GPRC Wolves Featured Athletes of the Week: January 7, 2019

GPRC Wolves Featured Athletes of the Week: January 7, 2019

Each week, two GPRC Wolves athletes are selected for their achievements over the weekend on the field, track, or court. We are pleased to congratulate Scott Fraser from the Wolves Men’s Soccer team and Anna van der Giessen from the Wolves Cross Country Running/Indoor Track team as our current Featured Athletes of the Week!

 

Scott Fraser #14

Program: 5th Year, Business Administration
Position: Midfielder
Hometown: Edmonton, Alberta

GPRC Wolves midfielder, Scott Fraser is in his fifth and final year at the College. He has played a key role in the program and mentoring our younger players. Scott has a wand of a left foot and possesses a wonderful first touch complete with a booming shot. He is one of the most naturally gifted athletes in the squad and his love for the game brings the team’s momentum up a notch.

Scott is a popular member of the squad. He is a mature student-athlete and advises the younger athletes of the Wolves way. Thank you to Scott for his dedication to the Wolves.

 

Anna van der Giessen

Program: 2nd Year, Bachelor of Science in Nursing
Hometown: Bezanson, Alberta

With the departure of last year’s Cross Country Running MVP Kelcie Bulas, Anna van der Giessen was tasked with leading the Wolves Women’s Cross Country team this fall. Anna stepped up to the task and was the top GPRC Wolves Women’s runner in every race during the October and November season. The pride of Bezanson, Alberta, Anna looks to score points in Indoor Track for the Wolves in the 600m, the 1000m, and the 4 x 400m relay this semester. Thank you Anna for your dedication to the Wolves program.

Congratulations to our GPRC Wolves Featured Athletes of the Week. Thank you for being excellent examples of what it means to be a student-athlete.

GPRC Wolves Athletes of the Week: October 1, 2018

GPRC Wolves Athletes of the Week: October 1, 2018

Each week, two GPRC Wolves athletes are selected for their achievements over the weekend on the field, track, or court. We are pleased to congratulate Erin Grier and Miguel Macedo from Wolves Cross Country Running as our current Athletes of the Week!

Erin Grier
1st Year Personal Trainer
Duchess Park Senior Secondary
Grande Prairie, AB

Erin Grier returns to school this season and embarks on a new challenge: XC Running. This Mother-of-Four/Ultra Marathoning/Wolves Athlete, Erin has competed in a number of half marathon, marathon, and ultra marathon races in the past few years, but the 6 km ACAC XC distance is uncharted territory for her.  Grier looks forward to learning the ins and outs of “short distance” racing with the help of her younger Wolves teammates.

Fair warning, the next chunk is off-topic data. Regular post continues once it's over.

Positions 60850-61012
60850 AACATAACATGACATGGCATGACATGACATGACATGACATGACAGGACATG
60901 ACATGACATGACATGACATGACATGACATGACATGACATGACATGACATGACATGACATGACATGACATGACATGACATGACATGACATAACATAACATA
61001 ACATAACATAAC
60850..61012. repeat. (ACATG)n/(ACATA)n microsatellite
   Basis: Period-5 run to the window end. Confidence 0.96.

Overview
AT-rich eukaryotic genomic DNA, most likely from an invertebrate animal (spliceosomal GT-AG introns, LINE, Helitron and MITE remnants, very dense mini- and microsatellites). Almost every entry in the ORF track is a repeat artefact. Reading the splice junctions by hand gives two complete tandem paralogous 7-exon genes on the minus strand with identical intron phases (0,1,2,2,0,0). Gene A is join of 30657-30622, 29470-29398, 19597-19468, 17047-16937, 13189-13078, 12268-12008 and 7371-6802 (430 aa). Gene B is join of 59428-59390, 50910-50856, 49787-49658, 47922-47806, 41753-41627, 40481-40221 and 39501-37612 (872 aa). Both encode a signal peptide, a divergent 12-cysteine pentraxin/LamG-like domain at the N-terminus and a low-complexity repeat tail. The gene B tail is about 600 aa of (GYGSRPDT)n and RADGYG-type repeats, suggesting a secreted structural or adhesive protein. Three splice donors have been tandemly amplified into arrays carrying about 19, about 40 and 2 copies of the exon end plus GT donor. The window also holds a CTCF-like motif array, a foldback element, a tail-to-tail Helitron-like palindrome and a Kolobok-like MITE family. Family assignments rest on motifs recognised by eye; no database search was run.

Miguel Macedo
1st year B Comm Transfer
Spirit River Regional Academy
Rycroft, AB

Miguel Macedo enters his rookie year as one of the top runners on the Wolves men’s team.  In his Grade 12 year, Miguel placed 3rd in the ASAA NW Zone XC Running Championships and 8th in the 1500m at the ASAA High School Provincials.  Miguel credits his teammate and fellow SRRA graduate Eric Nooy for pushing him in races and practice and making him a better runner and better person.

 

Congratulations Erin and Miguel! 

Student Ambassador Submission: With the End in Mind

Student Ambassador Submission: With the End in Mind

When I was younger my teacher asked the question “what are you going to be when you grow up?”

At that age I daydreamed about being something amazing- a hero, a firefighter, a nurse, a dentist, a farmer, anything really. My imagination ran wild with ideas of who I was to become when I grew up. As I proceeded through life this question became harder and harder to answer. Do we ever really know what we want to be when we grow up?

I will admit I have changed my career goals multiple times as an adult. My original plan was to become an accountant. I was enrolled in the Business Diploma program at GPRC to test the waters only to find out that business and accounting were not my passion. I ended up withdrawing from the program in the second year. My life was stressful and chaotic. I felt like I ruined my life and I would never be able to be something great. I was depressed and felt alone. I couldn’t turn to my family for help because no one understood my daily struggle. I needed some soul searching. I went on a back-packing trip around Australia with a girlfriend; travelling was the best thing for me. I gained a new appreciation for myself because I was finally listening to that little voice inside. I was able to digest my life decision of quitting school. I realized my life wasn’t over and it was okay.

I returned to school a few years after to become a Registered Dental Assistant. At first I didn’t have much of an interest in dentistry. A close friend of mine recommended the program because I could get a job anywhere in the world. I have been an assistant now for six years. I absolutely love the field I am in. I am truly passionate about helping others and I value educating people about their dental needs. I have reached a point in my career where I am ready for change. I need something more. I decided to return to school once again to become a Dental Hygienist.